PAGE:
The Transportation Security Administration’s (TSA) CAPPS II program, the controversial passenger screening system that has come under heavy criticism from both Congress and consumer groups, is in danger of not meeting the government’s own standards for funding.
Mark Foreman, associate director for information technology and e-government for the Office of Management and Budget (OMB), told the House Subcommittee on Technology Tuesday CAPPS II (Computer Assisted Passenger Prescreening System) is one of many programs that is “at risk” for not making a “business case” for funding.
In early March, the Bush administration revealed the TSA plans to scan government and commercial databases for potential terrorist threats when a passenger makes flight reservations.
Under the program, airline passengers will be required to provide their full name plus address, phone number and date of birth. Once that information is entered, the airline computer reservation system will automatically link to the TSA for a computer background check on the traveler that can include a credit, banking history and criminal background check.
Calling CAPPS II another “watch list,” Foreman said the OMB wants a “risk-based approach” to a passenger screening program. He said the TSA has yet to develop “clear documentation” that CAPPS II will improve productivity.
“If at the end of the day it does not lower risk, then I have to say that it is not a good investment,” Foreman said.
Foreman also said OMB has a “huge spotlight” on a $12.8 million contract TSA recently awarded to Lockheed Martin for developing the CAPPS II technology infrastructure. IBM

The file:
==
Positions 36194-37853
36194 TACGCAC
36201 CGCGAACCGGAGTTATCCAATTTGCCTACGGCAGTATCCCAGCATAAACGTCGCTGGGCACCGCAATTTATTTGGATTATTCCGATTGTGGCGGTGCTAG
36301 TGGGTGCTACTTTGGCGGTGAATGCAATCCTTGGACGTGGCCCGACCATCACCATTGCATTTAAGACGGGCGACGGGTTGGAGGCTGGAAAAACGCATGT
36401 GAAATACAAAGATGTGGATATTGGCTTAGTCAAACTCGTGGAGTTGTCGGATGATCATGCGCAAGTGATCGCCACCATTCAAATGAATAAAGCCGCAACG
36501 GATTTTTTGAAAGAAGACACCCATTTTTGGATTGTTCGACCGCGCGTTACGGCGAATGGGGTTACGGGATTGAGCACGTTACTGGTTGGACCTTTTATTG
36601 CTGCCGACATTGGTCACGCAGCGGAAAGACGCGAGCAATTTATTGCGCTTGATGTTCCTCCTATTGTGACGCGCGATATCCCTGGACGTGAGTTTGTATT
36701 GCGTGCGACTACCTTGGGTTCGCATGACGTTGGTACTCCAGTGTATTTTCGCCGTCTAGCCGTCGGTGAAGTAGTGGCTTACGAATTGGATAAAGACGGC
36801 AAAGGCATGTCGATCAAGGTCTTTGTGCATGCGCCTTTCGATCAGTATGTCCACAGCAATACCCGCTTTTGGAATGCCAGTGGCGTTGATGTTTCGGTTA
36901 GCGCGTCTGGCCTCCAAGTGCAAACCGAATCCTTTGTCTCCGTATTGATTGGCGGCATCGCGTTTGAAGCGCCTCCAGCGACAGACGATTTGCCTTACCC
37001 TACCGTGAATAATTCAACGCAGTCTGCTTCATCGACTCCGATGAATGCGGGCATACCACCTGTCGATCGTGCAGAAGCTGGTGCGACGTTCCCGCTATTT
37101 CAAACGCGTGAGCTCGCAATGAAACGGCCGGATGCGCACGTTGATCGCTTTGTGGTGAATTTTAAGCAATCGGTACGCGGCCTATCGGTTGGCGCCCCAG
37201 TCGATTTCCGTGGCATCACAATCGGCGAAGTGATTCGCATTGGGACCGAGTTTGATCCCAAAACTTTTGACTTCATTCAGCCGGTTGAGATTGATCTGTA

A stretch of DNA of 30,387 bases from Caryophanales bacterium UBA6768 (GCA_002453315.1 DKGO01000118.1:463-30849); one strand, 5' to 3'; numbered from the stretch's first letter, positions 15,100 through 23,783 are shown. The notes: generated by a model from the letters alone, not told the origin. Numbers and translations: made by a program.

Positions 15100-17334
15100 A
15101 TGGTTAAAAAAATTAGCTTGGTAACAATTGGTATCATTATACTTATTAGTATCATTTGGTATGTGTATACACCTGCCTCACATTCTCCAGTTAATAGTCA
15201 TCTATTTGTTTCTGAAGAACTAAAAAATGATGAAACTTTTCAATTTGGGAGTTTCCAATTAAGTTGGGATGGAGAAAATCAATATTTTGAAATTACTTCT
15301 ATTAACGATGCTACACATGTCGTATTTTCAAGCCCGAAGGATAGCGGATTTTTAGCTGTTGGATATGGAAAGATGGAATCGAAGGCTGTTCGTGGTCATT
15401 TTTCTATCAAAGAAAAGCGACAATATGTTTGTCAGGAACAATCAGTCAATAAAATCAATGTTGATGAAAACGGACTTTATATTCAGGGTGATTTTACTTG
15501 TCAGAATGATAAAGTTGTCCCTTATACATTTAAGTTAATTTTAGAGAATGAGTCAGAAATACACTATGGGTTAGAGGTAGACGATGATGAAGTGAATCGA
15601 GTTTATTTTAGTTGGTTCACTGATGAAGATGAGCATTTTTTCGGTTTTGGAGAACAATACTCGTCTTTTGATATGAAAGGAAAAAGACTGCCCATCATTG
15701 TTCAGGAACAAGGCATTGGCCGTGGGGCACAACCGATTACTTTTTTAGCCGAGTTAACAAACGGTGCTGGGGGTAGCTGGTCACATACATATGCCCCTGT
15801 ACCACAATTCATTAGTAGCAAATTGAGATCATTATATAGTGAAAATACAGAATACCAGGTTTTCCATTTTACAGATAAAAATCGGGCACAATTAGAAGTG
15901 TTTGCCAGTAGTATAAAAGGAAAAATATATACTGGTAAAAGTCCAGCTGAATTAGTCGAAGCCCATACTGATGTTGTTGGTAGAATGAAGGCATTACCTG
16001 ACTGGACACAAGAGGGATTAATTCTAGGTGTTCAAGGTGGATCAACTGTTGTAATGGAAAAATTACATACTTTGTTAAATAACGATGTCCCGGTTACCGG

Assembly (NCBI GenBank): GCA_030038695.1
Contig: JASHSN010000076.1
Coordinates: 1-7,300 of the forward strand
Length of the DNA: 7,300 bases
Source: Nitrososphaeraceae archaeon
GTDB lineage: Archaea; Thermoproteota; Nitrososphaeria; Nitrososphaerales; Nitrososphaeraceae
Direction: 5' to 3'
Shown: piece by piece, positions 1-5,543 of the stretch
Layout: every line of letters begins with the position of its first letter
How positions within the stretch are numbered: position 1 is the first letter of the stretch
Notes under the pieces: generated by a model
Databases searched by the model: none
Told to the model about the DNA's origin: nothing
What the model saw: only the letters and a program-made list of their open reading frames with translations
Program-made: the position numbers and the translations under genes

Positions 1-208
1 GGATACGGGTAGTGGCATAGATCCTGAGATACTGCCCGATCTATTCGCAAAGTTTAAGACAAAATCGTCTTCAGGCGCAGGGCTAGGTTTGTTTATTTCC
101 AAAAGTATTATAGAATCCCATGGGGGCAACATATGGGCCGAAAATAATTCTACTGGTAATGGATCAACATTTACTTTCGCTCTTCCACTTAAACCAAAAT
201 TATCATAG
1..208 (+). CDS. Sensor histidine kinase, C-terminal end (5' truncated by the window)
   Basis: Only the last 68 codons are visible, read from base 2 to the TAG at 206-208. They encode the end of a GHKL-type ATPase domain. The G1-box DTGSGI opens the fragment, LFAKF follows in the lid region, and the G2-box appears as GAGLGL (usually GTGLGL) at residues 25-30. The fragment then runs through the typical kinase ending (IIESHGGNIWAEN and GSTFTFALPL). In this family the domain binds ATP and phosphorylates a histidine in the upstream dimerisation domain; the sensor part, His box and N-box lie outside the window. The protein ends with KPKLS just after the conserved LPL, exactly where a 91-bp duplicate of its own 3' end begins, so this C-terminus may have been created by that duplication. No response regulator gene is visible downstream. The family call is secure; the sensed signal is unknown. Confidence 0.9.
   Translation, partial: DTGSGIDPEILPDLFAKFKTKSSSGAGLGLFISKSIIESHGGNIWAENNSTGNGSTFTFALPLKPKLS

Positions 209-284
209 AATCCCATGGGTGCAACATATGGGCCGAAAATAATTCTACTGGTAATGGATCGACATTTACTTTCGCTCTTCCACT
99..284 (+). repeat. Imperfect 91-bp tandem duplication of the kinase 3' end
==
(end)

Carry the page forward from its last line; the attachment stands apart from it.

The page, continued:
is developing the front-end architecture while Delta Airlines
began testing the program this month at three undisclosed airports. TSA will conduct the actual risk assessments.
Since the CAPPS II program was announced, Sen. Ron Wyden (D.-Ore.), who earlier this year spearheaded an effort to cut off funding for the Pentagon’s Total Information Awareness data mining program, won a Senate Commerce Committee approval for an amendment to require Congressional oversight for the program.
Concerned that the CAPPS II program could violate the privacy and civil liberties of the flying public, Wyden introduced the amendment to require the Secretary of Homeland Security to report to Congress within 90 days on what impact the CAPPS II program will have on the privacy and civil liberties of United States citizens, including how individual information will be used and what safeguards will be implemented to protect the public’s rights.
Consumer and privacy groups have also weighed in against CAPPS II. The Electronic Frontier Foundation (EFF) group is asking the Department of Transportation, the parent agency of the TSA, to withdraw plans exempting the controversial Aviation Security Screening Records (ASSR) passenger database from Privacy Act procedural safeguards. According to the EFF, the ASSR System appears to be a portion of CAPPS II.
A coalition of activist groups on Tuesday urged the House Committee on Government Reform to stop development of CAPPS II unless “it can be shown to be both effective and consistent with privacy and due process principles.”